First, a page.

html xmlns="" xml:lang="en" lang="en"> From the archives: Contempt is for the second-rate.

Friday, June 08, 2007

Contempt is for the second-rate.

When I was on the college tkd team, one of my coaches was a recent Olympic gold medalist. Watching him move was astounding; he was a big guy, fought heavyweight, and shockingly quick. He was interesting in a couple other ways. He was the worst fight coach I ever had, couldn’t tell me the opponent’s weakness or how to adjust my technique in the second round or anything. No doubt he could have done any of it, and he was great in training, but he was not a helpful ringside coach. He was tkd born and raised. Father was a martial artist and he was raised in a tkd studio; spent his childhood winning everything in tkd. So I was really sad for him the day he told me that he never liked it. Yeah. He never liked it. He did it for his dad. He wished he could stop, but everywhere he went (like our university) the tkd crowd would beg him back into it.

I caught him watching the white belt class one day, which surprised me. He didn’t love tkd, and if there’s anyone in the world who knows what a bunch of white belts look like, it is a man who’s been teaching them since he was nine. So I asked him what he was looking at. “Look at them,” he said. “They’re trying so hard. That’s got to be so hard for them. I haven’t worked that hard in taekwondo for years.” I watched him after that and he always meant it. His bows to white belts were long and sincere, no different than he gave to his world-class peers. He respected everyone.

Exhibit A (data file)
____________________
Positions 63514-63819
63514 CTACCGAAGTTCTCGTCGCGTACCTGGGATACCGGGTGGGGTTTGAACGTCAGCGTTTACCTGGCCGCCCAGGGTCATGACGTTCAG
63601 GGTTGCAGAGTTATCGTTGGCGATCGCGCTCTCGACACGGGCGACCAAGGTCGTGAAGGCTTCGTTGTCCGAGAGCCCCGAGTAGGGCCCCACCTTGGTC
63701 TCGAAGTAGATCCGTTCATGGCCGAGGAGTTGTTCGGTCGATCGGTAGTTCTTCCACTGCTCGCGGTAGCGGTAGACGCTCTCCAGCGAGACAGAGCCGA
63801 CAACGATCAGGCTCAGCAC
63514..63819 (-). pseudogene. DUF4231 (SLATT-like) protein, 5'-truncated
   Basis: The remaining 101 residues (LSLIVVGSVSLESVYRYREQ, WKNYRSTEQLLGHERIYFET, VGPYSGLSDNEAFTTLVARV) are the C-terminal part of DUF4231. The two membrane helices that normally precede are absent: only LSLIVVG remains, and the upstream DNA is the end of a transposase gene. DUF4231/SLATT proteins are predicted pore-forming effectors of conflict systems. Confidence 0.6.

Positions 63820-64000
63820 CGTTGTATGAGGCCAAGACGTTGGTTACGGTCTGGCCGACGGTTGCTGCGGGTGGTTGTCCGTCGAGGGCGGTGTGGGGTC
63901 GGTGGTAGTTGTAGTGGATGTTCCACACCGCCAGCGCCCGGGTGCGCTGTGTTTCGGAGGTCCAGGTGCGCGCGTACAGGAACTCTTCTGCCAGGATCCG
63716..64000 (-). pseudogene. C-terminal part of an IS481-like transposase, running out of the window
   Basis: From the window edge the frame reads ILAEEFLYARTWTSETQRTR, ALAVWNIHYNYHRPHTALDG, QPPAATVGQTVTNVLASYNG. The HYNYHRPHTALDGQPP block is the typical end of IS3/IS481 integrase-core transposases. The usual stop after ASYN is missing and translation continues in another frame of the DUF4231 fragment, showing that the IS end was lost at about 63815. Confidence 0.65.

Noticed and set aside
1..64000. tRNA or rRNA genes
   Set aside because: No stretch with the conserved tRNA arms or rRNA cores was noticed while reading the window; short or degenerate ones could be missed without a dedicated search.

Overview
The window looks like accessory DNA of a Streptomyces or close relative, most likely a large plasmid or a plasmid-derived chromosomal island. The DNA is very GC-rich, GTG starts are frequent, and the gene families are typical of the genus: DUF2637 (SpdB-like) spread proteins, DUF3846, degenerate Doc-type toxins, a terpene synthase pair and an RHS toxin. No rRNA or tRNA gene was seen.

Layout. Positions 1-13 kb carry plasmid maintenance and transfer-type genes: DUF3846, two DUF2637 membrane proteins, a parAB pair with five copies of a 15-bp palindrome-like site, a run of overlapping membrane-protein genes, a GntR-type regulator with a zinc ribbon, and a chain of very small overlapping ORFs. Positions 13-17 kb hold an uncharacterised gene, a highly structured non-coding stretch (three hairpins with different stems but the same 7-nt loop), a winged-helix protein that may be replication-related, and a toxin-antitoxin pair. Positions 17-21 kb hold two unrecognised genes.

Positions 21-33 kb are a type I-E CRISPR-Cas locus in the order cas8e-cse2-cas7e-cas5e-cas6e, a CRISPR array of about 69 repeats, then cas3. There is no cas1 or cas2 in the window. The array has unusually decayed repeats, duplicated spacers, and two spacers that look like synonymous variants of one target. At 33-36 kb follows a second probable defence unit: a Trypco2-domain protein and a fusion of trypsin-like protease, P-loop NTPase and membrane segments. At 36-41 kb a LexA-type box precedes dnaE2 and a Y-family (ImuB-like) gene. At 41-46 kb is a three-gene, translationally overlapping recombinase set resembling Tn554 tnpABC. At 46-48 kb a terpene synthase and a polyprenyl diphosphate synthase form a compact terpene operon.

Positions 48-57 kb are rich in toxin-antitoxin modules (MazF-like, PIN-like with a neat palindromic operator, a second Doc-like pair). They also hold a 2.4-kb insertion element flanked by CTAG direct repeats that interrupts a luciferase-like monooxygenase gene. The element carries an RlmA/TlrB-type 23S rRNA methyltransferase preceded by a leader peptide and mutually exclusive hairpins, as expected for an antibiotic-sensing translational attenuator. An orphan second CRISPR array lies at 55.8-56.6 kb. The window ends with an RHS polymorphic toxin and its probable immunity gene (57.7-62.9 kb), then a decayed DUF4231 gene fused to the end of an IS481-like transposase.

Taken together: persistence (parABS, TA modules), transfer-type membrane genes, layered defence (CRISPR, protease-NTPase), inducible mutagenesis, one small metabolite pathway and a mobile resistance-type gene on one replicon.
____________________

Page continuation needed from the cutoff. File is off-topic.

I’ve seen that same thing since, and I’ve come to think there is a pattern to the respect people give out. Regular people give out respect in some proportion to their own skills, recognize they’re in the middle somewhere and respect half of people for being better than them, disrespect half of people for being worse than them. As their gifts or natural talents or intelligence go up, they adjust that proportion, respecting themselves and their peers a good deal, disrespecting more people as being less gifted. That continues up the continuum until you reach the very top, and at the top it flips. At the top, the smartest, most accomplished, most talented, most impressive people I’ve ever met? They respect everyone.

I don’t know what it is, some additional edge of empathy or maybe the kindness that comes with everyone always acknowledging that you are the best, but the most impressive people I know never badmouth anyone. “Hm. That isn’t the conclusion I’d have come to, but he must have gotten there somehow – maybe this is why he thought that.” “Oh man, look at the effort trying to get to that catch. If she keeps it up, she’ll be someone to reckon with someday.” “Wow, full props for trying that. That angle won’t work, but watching him try to do that reminded me…” Or maybe they can afford to be magnanimous, since the little people aren’t competition for them. But I’ve seen in everyone that I thought was just in an entirely different league, a giant among us. They feel contempt for no one.